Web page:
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Monday, 7 June 2010

EDL Run Out of Town

The English Defence League “Double Demo” turned out to be a double failure today. Their boasts about having enough support in Wales to hold two demonstrations, in both Cardiff and Swansea, dissolved into two small protests of just a handful in Swansea and around 200 in Cardiff – only a tenth of what they were threatening to bring.

The antiracist campaign outnumbered the EDL by at least five to one, with around 1000 on the demonstration from Cardiff Bay and more waiting outside City Hall, a short distance away from the EDL protest, where “Welsh” Defence League supporters waved St George’s flags and chanted E-E-EDL.

Police led the march into a street blocked by a high steel fence and initially prevented anyone from leaving. But, despite mobilising across 7 forces, police had to abandon the “soft kettle” to redirect resources when Cardiff City fans clashed with EDL supporters as they emerged from coaches.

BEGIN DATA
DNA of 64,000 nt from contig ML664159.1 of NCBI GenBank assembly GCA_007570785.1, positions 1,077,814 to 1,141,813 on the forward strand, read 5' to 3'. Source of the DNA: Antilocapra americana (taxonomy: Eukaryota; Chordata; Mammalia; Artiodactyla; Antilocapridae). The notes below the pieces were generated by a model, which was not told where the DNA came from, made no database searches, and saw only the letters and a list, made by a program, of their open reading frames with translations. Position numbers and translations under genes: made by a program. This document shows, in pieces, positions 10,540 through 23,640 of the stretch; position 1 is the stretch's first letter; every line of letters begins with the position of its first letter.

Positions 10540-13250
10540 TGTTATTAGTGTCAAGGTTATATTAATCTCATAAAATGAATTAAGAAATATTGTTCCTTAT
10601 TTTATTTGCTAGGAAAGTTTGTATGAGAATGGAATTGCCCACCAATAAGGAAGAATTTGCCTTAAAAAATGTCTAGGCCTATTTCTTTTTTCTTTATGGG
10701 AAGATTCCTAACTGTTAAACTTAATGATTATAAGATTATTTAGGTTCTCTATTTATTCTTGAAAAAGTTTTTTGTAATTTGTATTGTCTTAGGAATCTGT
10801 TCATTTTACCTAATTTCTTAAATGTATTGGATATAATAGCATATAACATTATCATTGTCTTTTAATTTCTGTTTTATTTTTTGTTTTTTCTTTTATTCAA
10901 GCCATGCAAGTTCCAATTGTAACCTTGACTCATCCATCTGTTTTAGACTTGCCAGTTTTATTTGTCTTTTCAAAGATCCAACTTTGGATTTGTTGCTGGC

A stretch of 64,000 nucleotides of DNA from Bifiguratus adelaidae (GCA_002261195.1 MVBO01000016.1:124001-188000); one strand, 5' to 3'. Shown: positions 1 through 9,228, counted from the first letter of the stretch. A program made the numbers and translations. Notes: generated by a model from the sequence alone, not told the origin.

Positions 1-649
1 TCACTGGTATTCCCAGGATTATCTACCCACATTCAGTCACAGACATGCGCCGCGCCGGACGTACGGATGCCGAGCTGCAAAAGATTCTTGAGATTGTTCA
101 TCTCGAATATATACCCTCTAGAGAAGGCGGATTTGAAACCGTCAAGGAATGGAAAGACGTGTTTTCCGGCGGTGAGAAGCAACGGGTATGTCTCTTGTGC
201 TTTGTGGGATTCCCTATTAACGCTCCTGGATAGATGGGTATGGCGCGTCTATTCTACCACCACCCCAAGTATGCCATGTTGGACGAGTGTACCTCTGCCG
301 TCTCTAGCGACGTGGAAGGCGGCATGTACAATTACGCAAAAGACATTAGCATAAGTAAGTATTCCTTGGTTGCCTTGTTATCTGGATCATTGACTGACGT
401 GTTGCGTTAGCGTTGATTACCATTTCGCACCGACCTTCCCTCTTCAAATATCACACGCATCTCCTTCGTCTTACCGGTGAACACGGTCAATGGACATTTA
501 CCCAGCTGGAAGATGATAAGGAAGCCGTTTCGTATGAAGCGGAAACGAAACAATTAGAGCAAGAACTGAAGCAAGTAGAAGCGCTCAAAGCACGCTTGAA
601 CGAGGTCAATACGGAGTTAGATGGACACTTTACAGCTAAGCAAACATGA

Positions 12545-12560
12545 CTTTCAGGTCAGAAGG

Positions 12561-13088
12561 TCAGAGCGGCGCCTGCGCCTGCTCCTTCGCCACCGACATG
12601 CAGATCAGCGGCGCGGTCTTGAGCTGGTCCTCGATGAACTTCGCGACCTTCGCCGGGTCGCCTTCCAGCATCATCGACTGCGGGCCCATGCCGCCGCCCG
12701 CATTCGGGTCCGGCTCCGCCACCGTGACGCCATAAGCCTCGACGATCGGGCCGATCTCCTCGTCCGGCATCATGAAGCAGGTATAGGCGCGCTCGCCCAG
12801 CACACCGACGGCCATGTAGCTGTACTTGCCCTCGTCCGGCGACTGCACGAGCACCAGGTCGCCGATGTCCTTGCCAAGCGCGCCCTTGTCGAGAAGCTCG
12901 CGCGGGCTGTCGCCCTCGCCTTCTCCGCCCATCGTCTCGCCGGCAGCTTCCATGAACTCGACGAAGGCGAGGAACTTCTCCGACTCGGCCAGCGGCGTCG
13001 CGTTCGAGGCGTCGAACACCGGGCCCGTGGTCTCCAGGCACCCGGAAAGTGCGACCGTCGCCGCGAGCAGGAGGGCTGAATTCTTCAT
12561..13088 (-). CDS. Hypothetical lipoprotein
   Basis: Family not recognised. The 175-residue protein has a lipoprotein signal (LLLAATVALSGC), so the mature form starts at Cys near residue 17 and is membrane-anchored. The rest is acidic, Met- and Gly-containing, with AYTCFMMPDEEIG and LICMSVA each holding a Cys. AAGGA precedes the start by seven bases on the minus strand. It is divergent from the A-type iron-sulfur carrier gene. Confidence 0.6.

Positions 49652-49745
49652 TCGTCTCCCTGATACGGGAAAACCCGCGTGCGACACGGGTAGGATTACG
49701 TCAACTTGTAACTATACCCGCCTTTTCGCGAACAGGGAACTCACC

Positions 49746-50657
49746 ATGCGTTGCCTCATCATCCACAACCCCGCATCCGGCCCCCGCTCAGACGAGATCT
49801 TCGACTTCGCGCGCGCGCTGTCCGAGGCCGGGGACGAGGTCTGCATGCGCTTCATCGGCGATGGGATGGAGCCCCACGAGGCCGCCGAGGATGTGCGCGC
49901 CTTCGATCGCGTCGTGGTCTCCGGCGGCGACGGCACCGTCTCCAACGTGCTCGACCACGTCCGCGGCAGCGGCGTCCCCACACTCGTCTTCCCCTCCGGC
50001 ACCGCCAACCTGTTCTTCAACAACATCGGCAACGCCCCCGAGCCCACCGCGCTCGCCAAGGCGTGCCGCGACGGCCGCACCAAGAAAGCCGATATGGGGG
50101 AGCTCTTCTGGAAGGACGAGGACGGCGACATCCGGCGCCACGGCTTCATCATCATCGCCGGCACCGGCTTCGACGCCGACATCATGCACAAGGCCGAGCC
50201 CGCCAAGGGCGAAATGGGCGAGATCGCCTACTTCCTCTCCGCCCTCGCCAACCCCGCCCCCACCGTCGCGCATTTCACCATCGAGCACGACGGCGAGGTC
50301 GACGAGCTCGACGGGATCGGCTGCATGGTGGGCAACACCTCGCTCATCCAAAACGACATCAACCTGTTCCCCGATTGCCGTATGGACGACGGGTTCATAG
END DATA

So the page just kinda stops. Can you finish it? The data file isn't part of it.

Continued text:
The antiracist movement had gathered enough forces on the day to have been able to cut off the city centre from the EDL but unfortunately this force was not organised as effectively as it could have been and the day was marred by reports of groups of EDL chanting in the centre of town unchallenged. Those protesters who were determined to oppose the EDL were left without a means of effectively coordinating their activity when the UAF stewarding team, from which other antiracist organisations were excluded, was stood down before the EDL protest got under way.